One of my personal favorite Tom and Jerry cartoons.
The series thankfully also holds true to the personas of Chip and Dale, even fleshing them out a little by exasperating their differences, which are even more pronounced here than they were in their theatrical shorts. To say that Chip is the serious one and Dale is a fun loving goof would be a simplistic generalisation, but it is in essence true.
One thing I cottoned onto quite quickly was the fact that most of – though not all – the episodes were character themed, meaning the episode centred on one of the characters and their quirks. Chip questioning his leadership abilities, Gadget her inventions and so on. I also learnt that my favourite ones where either Dale or Zipper led, or else starred the inept scientist Prof. Nimnul, the former two because they were always, in some ways the underdogs of the team, the later because the cartoon would take a sci-fi route with references to cult horror movies like The Fly as well as classic invasion movies (references which I enjoy even more as an adult).
The animation is, as you would expect from a company like Disney, pretty much as top notch as TV animation got back then, which generally means that it stands up rather well today. The musical themes are rousing and the occasional - usually well written - song breaks up the action in a few episodes. The written is generally highly competent and voiced with flair by the actors. Certainly, you get the impression that the creators enjoyed making the show.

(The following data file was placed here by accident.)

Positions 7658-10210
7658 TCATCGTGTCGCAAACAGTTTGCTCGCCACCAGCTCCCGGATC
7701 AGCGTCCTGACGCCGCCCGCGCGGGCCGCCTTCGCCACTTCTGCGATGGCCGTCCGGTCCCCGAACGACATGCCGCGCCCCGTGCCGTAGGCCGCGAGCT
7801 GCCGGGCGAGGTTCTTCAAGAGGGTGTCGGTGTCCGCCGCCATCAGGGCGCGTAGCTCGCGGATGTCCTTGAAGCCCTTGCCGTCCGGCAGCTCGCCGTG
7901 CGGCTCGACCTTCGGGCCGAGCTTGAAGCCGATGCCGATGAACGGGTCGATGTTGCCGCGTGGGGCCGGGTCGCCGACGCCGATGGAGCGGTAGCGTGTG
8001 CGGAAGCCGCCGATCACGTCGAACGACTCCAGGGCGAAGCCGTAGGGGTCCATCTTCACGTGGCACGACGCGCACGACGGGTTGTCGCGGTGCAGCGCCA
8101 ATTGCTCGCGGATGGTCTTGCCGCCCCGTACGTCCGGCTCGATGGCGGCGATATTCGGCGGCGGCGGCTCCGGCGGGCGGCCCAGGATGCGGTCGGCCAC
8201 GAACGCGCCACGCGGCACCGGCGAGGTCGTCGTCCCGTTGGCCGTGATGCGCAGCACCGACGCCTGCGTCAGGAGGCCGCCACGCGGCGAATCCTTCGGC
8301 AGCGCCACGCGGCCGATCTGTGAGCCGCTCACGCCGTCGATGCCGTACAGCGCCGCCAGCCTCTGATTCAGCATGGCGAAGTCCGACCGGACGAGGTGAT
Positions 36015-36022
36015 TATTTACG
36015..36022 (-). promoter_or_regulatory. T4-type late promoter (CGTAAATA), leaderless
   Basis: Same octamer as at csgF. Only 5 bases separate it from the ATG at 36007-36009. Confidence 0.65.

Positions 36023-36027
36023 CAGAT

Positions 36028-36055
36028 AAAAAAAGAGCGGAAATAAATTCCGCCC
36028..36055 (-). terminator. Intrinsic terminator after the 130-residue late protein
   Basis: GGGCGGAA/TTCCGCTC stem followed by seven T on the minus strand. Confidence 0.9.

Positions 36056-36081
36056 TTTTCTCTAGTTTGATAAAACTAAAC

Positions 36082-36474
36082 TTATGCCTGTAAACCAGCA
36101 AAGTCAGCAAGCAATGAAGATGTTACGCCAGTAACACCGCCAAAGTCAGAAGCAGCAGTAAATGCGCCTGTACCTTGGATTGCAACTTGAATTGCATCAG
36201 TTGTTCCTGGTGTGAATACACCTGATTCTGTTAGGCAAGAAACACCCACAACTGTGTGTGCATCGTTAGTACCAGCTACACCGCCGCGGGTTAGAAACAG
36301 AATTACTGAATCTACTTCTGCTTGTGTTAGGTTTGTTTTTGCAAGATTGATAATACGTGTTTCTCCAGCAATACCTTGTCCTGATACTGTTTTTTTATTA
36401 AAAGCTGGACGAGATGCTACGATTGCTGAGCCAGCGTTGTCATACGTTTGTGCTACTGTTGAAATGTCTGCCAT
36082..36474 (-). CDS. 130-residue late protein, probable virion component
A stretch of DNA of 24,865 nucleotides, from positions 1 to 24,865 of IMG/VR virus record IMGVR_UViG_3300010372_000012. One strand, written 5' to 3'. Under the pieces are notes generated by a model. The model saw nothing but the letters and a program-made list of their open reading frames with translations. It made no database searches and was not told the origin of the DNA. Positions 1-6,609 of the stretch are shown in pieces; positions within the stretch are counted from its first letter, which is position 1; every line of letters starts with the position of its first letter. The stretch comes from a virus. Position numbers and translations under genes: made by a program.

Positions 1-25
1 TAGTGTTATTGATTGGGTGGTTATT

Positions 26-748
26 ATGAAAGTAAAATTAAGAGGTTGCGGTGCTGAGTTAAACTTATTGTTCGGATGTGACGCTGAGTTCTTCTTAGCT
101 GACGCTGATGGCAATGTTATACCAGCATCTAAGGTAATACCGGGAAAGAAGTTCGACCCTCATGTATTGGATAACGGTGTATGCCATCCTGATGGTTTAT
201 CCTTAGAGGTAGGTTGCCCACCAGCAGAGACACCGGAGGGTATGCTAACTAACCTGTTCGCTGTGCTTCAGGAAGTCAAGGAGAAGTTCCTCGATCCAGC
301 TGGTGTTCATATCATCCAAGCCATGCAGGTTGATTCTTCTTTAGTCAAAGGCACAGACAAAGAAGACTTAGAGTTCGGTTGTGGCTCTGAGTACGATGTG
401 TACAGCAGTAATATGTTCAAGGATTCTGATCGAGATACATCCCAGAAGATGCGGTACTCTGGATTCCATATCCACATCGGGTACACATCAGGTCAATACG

It was one of my Childhood favourites at the time it originally aired and to find that it still stand tall to that which came later speaks of the care that it creators put into it. Like much of the content that came out of the Disney Afternoon, it was definitely worth one’s viewing time back then and is a show that is still very much worth owning on DVD.
First thing, this is a funny animal (or anthropomorphic if you prefer – I know that some might even prefer the term furry) rendition of the tale, with Jim Hawkins portrayed as a dog and the surge of the seas Silver as a fox. Many of the hero characters are canine in general, although Jane looks more vulpine. Outside of that, the Island has been changed into a land of nightmarish dangers and magical trappings. The main points of the story, searching for the treasure and regaining the Hispanola, are present and correct, Silver is a decent threat and sometimes unlikely ally.